Brain scans
The UCL researchers uncovered one of these two markers for Alzheimer’s in CJD patients CC

Early indications have emerged that Alzheimer's disease may be transmitted through contaminated injections of human growth hormone or medical instruments.

A study from University College London has found that the transmission of Alzheimer's may be similar to that of Creutzfeldt-Jakob disease (CJD), a degenerative brain disease, which has been proved to be spread by contaminated human growth hormone injections - a treatment that was withdrawn in the 1980s after the risk of CJD infection became known.

Dr John Collinge at UCL and his team claim to have made the discovery after carrying out eight post mortem brain studies. The researchers explained that while their findings raised the possibility of transmission of Alzheimers, they are not conclusive and far more research is needed before these suspicions are substantiated.

Collinge said: "Our findings relate to the specific circumstance of cadaver-derived human growth hormone injections, a treatment that was discontinued many years ago. It is possible our findings might be relevant to some other medical or surgical procedures, but evaluating what risk, if any, there might be requires much further research."

Scientists identified two indicators of Alzheimer's: abnormal clusters of protein fragments which are known as amyloid plaques and tangles of a different protein known as tau.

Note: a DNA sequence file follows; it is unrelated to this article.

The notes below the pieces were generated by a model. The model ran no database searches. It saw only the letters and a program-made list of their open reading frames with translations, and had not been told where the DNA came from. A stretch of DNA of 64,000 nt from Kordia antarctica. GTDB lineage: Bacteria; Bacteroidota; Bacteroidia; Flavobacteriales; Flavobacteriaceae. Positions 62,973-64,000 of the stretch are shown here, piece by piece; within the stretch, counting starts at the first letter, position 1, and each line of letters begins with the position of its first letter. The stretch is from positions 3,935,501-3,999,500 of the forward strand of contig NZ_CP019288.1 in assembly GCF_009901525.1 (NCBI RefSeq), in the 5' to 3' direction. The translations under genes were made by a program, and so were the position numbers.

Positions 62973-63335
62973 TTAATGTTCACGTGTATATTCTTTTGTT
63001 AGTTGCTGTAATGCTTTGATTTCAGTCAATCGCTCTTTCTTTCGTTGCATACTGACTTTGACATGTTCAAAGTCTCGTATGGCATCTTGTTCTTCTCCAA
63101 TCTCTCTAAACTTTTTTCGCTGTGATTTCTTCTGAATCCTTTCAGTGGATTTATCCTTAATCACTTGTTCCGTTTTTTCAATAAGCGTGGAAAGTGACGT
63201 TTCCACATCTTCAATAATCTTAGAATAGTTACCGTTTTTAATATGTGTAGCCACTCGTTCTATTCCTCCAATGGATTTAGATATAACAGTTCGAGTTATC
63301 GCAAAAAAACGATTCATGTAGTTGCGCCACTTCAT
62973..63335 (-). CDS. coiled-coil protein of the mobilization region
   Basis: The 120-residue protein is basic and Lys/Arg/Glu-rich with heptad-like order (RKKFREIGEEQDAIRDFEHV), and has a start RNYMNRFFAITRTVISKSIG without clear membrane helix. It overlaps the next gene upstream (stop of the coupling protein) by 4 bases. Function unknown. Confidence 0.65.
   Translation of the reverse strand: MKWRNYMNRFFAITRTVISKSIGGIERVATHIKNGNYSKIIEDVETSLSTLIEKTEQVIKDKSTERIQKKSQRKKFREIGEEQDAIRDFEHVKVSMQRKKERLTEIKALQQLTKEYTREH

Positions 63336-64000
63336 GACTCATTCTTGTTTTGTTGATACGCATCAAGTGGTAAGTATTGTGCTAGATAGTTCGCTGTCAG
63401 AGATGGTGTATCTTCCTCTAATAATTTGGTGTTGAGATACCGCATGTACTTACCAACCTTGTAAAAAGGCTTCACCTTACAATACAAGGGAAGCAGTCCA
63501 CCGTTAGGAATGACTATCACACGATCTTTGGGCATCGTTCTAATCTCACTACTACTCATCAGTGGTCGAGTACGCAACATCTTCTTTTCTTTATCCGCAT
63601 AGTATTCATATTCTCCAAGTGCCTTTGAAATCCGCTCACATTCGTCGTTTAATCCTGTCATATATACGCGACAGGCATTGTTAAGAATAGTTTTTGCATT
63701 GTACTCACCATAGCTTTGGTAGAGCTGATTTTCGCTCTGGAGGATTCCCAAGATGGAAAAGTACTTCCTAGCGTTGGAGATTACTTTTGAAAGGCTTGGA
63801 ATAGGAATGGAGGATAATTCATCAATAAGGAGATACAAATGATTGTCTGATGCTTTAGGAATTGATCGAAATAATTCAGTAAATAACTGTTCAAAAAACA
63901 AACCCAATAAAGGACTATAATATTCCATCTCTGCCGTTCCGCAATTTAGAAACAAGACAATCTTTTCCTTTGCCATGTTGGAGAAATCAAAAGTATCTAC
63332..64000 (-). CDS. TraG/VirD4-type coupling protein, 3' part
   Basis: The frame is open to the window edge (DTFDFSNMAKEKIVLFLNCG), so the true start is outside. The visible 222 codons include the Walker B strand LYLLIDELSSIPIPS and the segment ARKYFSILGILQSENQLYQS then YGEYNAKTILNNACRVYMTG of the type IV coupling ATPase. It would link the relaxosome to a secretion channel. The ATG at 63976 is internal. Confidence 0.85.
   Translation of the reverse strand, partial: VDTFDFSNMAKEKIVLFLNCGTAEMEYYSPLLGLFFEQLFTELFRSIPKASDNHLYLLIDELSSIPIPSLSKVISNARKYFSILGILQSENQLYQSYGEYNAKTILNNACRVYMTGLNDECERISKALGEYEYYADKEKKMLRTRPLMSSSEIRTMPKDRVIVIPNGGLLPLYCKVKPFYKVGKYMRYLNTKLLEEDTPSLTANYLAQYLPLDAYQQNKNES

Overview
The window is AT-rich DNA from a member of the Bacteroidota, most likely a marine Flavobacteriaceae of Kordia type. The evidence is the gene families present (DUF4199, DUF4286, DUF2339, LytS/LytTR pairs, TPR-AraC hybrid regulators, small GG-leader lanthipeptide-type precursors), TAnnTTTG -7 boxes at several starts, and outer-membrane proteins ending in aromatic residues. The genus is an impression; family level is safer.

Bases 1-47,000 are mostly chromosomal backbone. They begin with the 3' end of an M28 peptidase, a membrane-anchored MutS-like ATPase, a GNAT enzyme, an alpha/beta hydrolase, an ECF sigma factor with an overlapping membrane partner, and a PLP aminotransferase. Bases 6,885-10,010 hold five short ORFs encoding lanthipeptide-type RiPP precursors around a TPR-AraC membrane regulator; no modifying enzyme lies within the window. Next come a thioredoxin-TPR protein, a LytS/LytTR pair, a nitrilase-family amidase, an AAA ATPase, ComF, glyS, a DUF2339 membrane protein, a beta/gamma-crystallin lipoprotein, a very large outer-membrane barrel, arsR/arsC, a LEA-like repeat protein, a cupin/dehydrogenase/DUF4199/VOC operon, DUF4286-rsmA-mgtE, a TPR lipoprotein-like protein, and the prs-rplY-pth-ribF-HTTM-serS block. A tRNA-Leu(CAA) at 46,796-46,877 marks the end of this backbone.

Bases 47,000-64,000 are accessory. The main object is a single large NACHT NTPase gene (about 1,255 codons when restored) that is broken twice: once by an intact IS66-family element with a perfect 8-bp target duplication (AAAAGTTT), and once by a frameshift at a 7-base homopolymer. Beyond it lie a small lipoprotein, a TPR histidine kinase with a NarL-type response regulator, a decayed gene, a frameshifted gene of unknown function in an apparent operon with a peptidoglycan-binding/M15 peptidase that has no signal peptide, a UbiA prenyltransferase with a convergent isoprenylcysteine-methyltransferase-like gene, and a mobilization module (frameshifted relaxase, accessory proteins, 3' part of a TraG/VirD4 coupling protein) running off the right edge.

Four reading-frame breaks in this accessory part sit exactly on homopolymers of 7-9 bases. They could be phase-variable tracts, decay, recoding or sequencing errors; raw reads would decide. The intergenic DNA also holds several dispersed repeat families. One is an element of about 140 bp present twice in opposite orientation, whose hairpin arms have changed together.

The UCL researchers uncovered one of these two markers for Alzheimer's as they were carrying out studies on patients who suffered from CJD. Amyloid plaques were found on to be present in seven of the eight brains they studied.

All eight of the patients had caught CJD from contaminated human growth hormone injections which they had received as children. Collinge and his team have hypothesised that on the back of their findings that Alzheimer's could be spread in the same way as CJD and then grow in the brain. Animal studies thus far have supported the idea but have not delivered conclusive proof.

Dr Eric Karran, director of research at Alzheimer's Research UK, said: "While the findings sound concerning, it's important to remember that human-derived hormone injections are no longer used and were replaced with synthetic forms since the link to CJD was discovered in the 1980s.

"Current measures in place to limit contamination with the prion protein and minimise CJD risk from hospital procedures are very rigorous and the risk of developing CJD from surgical contamination is extremely low.

"The biggest risk factor for Alzheimer's is age, along with genetic and lifestyle factors. If further research was to confirm a link between historical tissue contamination and Alzheimer's, it would only likely be relevant to a tiny proportion of the total number of people affected."

Dr Collinge agreed more research is needed. He said: "I do not think there is any cause for alarm. No-one should delay or not go for surgery because of this."

Chief Medical Officer Dame Sally Davies added: "As this research itself states, there is no evidence that Alzheimer's disease can be transmitted in humans, nor is there any evidence that Alzheimer's Disease can be transmitted through any medical procedure. This was a small study on only eight samples. We monitor research closely and there is a large research programme in place to help us understand and respond to the challenges of Alzheimer's. I can reassure people that the NHS has extremely stringent procedures in place to minimise infection risk from surgical equipment, and patients are very well protected."